Insufficient gas griefing

The fact that Ethereum smart contracts only take effect if they are run with sufficient gas opens the door to an attacker offering just too little gas. Insufficient gas griefing is typically just an annoyance but can also enable a financially relevant attack if an action calls multiple sub-contracts and it is not ensured that either no sub-contracts or all sub-contracts are executed.[9]

Financial manipulation

Financial manipulation

Almost all types of financial manipulation that have historically been observed on traditional markets are also applicable to cryptocurrency markets, but the problems are compounded because:

  • cryptocurrencies operate outside a legal framework.
  • their market capitalization is often lower than for traditionally traded currencies and commodities, meaning that less money is required to manipulate them.

The sections below are just a few examples from within an extensive attack space.

 Fake news

An attacker may use fake news about external events or financial transactions to induce panic and cause others to buy or sell to his advantage. On a blockchain, fake news may also take the form of transactions that do not actually end up being executed (see “insufficient gas griefing”).

 Wash trading

Wash trading refers to the act of ‘fabricating trades or acting as a transaction counterparty’.[10] Fabricated trades, especially when all within a single block, can be used to exaggerate available liquidity, either to make an exchange seem more popular than it really is or to generate spurious input to an oracle.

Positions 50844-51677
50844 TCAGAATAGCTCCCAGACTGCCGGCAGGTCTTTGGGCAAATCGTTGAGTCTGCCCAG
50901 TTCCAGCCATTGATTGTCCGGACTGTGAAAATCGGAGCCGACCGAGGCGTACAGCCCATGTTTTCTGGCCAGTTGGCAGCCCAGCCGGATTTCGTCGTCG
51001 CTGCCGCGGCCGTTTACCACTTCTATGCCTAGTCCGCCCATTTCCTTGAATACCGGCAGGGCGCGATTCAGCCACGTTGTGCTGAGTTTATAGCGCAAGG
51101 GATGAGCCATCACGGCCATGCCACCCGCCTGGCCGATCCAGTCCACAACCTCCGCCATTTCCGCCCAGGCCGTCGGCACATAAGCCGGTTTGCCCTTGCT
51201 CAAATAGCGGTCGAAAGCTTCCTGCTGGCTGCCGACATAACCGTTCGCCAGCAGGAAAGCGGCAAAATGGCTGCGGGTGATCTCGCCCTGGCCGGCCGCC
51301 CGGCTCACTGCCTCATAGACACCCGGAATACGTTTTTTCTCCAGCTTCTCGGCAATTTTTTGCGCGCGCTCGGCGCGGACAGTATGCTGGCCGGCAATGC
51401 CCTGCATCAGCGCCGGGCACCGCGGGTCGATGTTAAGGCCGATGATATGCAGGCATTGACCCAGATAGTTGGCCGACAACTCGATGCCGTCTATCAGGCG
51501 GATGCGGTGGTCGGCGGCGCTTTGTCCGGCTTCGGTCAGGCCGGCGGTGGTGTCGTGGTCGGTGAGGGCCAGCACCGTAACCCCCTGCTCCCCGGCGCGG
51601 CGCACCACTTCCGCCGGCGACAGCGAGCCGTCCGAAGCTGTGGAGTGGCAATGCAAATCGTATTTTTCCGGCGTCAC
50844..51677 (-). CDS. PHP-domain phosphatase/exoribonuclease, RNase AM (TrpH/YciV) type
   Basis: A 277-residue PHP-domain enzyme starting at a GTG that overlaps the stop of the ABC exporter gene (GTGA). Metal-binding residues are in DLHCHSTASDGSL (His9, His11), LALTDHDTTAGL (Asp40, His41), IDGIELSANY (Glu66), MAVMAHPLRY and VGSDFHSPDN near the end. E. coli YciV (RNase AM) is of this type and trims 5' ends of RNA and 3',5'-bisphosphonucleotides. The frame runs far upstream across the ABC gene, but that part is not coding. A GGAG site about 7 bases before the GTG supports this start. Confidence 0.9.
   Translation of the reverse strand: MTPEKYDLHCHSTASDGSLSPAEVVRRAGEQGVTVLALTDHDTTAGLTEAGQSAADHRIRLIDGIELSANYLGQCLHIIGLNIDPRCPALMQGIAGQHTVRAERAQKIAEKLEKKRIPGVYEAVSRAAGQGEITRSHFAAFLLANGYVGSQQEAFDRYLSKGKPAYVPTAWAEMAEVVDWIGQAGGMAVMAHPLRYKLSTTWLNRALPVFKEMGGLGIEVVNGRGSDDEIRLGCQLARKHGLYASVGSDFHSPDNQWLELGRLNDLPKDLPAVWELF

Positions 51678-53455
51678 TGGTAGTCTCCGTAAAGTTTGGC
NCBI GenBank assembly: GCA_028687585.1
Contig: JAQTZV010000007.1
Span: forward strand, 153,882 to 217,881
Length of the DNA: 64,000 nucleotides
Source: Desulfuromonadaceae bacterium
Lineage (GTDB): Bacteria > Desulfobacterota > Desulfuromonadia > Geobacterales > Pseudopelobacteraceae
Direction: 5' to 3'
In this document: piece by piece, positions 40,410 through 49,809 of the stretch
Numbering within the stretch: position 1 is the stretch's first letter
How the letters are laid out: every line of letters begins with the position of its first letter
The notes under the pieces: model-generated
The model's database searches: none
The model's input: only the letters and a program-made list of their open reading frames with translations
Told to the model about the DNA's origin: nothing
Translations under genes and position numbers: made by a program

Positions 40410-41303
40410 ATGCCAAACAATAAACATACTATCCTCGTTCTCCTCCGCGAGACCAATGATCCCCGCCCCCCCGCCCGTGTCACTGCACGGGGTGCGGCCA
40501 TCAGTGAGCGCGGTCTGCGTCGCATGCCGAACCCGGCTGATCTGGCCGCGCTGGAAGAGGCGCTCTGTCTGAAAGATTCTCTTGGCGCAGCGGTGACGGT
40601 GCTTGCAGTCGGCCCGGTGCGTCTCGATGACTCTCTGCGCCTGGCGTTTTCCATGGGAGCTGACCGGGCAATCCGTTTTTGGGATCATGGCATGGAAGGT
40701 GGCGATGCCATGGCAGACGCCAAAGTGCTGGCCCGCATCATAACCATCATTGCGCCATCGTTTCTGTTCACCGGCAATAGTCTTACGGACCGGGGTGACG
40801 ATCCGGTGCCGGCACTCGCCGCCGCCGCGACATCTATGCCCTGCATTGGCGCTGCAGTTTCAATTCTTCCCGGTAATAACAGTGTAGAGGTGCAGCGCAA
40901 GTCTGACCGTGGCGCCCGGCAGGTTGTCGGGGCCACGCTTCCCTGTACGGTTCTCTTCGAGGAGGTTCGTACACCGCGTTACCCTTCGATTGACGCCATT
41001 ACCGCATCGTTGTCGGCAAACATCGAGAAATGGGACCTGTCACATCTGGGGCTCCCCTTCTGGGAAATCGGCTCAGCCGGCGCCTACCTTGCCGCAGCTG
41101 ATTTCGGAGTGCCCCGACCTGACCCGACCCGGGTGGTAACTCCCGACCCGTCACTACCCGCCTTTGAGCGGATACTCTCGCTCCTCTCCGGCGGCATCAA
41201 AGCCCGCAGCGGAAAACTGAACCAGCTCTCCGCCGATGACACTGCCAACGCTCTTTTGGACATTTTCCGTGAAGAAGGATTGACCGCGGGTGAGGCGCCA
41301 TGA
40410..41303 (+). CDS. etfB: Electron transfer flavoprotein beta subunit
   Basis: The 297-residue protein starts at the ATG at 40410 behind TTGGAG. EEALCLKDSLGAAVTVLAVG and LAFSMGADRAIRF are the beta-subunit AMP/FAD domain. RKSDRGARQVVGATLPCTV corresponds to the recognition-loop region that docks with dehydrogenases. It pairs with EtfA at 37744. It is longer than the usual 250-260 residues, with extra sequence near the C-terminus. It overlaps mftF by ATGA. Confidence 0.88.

Quote stuffing

‘Quote stuffing is the practice of quickly entering and then withdrawing large orders in an attempt to flood the market with quotes and cause competitors to lose time in processing them.’[11] As explained in the section “Insufficient gas griefing”, the fact that it is possible to disseminate transactions that do not actually end up being executed makes cryptocurrency markets especially vulnerable to the practice.

Authentication and authorization

Authentication and authorization

In the original Bitcoin blockchain, the idea was that an asymmetric private key should not only act as a perfect means of authentication to an asset but that it should take on the role of the asset itself. In practice and especially with more complex blockchains, the reality is often anything but perfect.

 Private key loss

There can be few other situations where the loss of a credential is as catastrophic as when that credential represents bitcoins or ether. For example, in Wales a bitcoin miner threw away his computer when bitcoins were worth almost nothing and then had to accept the loss of around $280m when he was not allowed to dig up the landfill site where he believed his old computer to be.[12] This sort of situation is why in practice nowadays other credentials are normally involved in crypto trading that are at once less vulnerable to loss and more vulnerable to theft.

 Wallet credential theft

Most individual traders use wallet companies where access to a wallet containing the private keys is mediated by classic one- or two-factor authentication. It is crucial to understand that the authentication credentials are then vulnerable to the whole repertoire of standard application-, authentication- and network-based cyberattacks.[13]

 Admin credentials

The creators of some smaller blockchains build admin credentials into the system that can be used to override smart contracts that fall victim to attacks such as those laid out previously. This obviously goes against the original ‘code is law’ philosophy: the developers are then essentially government, judge and police for everything that happens on their blockchain. Although their reputation would be expected to motivate them not to abuse their power, they are obviously less to be trusted than most governmental control institutions. It is worth mentioning that if admin credentials are stolen, the whole blockchain becomes essentially worthless.

 Missing smart contract checks

Smart contracts should always check who is calling them and what the caller is attempting to achieve and that the operation is valid. Unfortunately, it will often only come to light that a smart contract is missing vital checks when it is too late, as when an Ethereum newbie possibly accidentally rendered ether worth $150m dollars permanently unusable.[14]